Previous News - Indian Watercolours steal the limelight at The Canterbury Auction Galleries


Poor condition fails to deter London buyer who paid £21,000 for cartoons of East India cadet’s career.

A pair of Indian School watercolours stole the show in the Two Day sale at The Canterbury Auction Galleries when they overturned their estimate to sell for £21,000.

The two satirical paintings based on the images in the book ”Tom Raw The Griffin”, a poem by Sir Charles D’Oyly (1781-1845) had been sent for sale by a local private collector and they were purchased by a specialist London dealer prepared to accept their poor condition.

D’Oyly was a civil servant and an amateur painter who painted numerous topographical views which are a fascinating record of the earliest days of British involvement in India. He was born there while his father was serving with the East India Company. After being educated in England, he returned aged 17 to serve in number of government offices.

His paintings were published in a large folio size book entitled “Views of Calcutta and its Environs”. His poem of the adventures of a cadet in the East India Company's service, was published in 1828. A “griffin” was someone new to India and unaccustomed to its ways.

No newcomer to the auction scene, Damien Hirst (born 1965), now reputed to be the richest living artist in the UK, was represented by a lithographic print of one of his famous spot paintings titled "Ethidium Bromide Aqueous Solution". Signed by the artist in the margin, it sold to a local private collector bidding in the room for £4,000.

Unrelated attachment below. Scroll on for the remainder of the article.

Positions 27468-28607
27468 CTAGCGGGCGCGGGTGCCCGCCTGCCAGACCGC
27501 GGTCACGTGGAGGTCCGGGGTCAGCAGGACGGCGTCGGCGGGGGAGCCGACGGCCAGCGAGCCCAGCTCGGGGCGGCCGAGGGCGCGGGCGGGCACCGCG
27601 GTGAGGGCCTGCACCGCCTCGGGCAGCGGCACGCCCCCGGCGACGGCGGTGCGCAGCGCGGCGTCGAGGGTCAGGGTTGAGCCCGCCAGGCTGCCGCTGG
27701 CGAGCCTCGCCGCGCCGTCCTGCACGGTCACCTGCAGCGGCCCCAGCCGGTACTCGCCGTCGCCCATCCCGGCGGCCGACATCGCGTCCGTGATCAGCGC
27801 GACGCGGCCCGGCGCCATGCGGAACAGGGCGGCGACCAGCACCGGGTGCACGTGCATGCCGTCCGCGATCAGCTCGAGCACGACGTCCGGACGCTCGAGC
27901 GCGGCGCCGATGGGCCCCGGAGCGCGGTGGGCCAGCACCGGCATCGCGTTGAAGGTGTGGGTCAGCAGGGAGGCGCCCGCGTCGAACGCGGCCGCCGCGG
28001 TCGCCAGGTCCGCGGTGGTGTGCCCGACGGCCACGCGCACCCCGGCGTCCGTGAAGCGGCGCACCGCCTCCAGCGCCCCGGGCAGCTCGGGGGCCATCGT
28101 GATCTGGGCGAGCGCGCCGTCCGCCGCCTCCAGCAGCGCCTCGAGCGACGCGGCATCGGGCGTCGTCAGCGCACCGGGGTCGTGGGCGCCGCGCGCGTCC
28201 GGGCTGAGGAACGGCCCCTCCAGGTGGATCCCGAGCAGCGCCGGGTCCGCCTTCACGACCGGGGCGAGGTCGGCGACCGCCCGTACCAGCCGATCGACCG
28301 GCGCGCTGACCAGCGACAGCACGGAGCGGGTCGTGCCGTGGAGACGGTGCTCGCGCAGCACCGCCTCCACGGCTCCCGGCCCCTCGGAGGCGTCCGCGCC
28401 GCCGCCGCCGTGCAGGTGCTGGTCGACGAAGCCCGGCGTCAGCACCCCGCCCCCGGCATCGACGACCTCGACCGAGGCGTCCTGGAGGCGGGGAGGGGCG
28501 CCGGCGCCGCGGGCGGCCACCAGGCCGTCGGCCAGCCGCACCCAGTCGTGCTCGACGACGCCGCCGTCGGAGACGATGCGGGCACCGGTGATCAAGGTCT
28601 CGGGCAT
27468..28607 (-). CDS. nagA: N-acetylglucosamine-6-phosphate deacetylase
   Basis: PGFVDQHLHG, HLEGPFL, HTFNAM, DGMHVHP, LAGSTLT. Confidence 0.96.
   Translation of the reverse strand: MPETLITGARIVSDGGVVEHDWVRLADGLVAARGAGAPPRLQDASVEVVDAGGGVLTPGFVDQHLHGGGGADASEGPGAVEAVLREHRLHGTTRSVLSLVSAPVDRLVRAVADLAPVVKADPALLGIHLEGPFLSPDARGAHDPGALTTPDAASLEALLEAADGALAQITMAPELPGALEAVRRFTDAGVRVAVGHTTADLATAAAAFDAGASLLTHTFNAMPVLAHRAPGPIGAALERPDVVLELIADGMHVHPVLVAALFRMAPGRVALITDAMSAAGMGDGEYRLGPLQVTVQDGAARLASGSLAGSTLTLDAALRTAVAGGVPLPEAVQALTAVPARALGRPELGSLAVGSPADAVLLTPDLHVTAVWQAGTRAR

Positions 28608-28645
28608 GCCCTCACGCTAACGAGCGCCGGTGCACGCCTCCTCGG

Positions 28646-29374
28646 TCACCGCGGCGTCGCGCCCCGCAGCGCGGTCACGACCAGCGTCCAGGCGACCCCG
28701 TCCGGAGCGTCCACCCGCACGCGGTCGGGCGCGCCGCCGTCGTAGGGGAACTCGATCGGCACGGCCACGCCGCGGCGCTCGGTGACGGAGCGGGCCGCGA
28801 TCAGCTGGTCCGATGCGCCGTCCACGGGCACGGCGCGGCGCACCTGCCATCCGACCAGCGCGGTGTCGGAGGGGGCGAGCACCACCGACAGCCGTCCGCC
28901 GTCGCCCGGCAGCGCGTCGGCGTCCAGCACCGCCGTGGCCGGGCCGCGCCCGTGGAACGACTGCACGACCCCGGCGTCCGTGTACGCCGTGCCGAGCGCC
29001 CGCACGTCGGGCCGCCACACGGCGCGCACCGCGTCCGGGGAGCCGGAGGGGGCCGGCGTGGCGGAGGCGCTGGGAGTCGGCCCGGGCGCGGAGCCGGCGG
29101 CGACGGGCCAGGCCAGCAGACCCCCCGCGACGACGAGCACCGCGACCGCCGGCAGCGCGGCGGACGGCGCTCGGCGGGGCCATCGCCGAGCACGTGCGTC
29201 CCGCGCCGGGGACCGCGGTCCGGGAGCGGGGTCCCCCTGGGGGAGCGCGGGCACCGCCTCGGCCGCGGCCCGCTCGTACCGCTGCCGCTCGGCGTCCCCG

In contrast, an oil on canvas of a mountain landscape with figures, dogs and horse-drawn carts on a tree lined path with buildings and mountains in the distance was painted by a Dutch School artist in the manner of Philips Wouwerman (1619-1668). It sold to a London gallery bidding on the telephone for £3,500.

Nearest contender for top honours among the 1,000-plus lot sale was an imposing George VI bowling trophy in nine carat gold, made by Birmingham silversmiths S. Blackensee & Sons. It weighed 820 grammes and was assayed (tested) in 1937. It sold to the London trade on behalf of a local bowling club for £6,500 to a London dealer.

A gentleman’s 18 carat gold cigarette case, assayed in Birmingham in 1946 and weighing 220 grammes, sold to a Surrey dealer for £3,200, while equally desirable was a modern pear-cut fancy light orange/yellow diamond dress ring, the certified 1.18ct stone surrounded by a border of 13 small brilliant-cut diamonds, which sold to a Kent jeweller for £3,800.

Close behind was a 1960s gentleman’s Rolex Oyster Perpetual "Submariner" wristwatch, with black dial and stainless steel case and bracelet, complete with original green leather cloth covered box, which exceeded its estimate to sell to a local private collector bidding the room for £3,700.

Pick of a number of bracket and longcase clocks was a late Victorian ebonised and brass-mounted mantel clock with brass dial showing a calendar and phases of the moon in the arch by J. & H. Jump, 1a Old Bond Street, London. It sold to a Sussex internet bidder for an above estimate £3,800. Joseph and Henry Jump are recorded as working London from 1875 to 1881.

Most valuable in the furniture section, meanwhile, was a good late 17th or early 18th century Dutch rosewood and ebony cabinet on stand, which sold for £4,600. The upper part of the imposing piece had a moulded overhanging cornice with fluted frieze and a floral carved central panel. A pair of raised panelled cupboard doors had floral and leaf-carved central panels flanked by split turned columns with Corinthian capitols, and one long drawer.

The stand, meanwhile, had an attractive shaped and carved apron and stood on heavy bulbous turned supports with H-pattern stretcher and heavy turned bun feet. It was sent for sale by a London private seller and purchased by a local private collector for his new home in the Netherlands.

Our next Two Day sale will be held on October 7-8.

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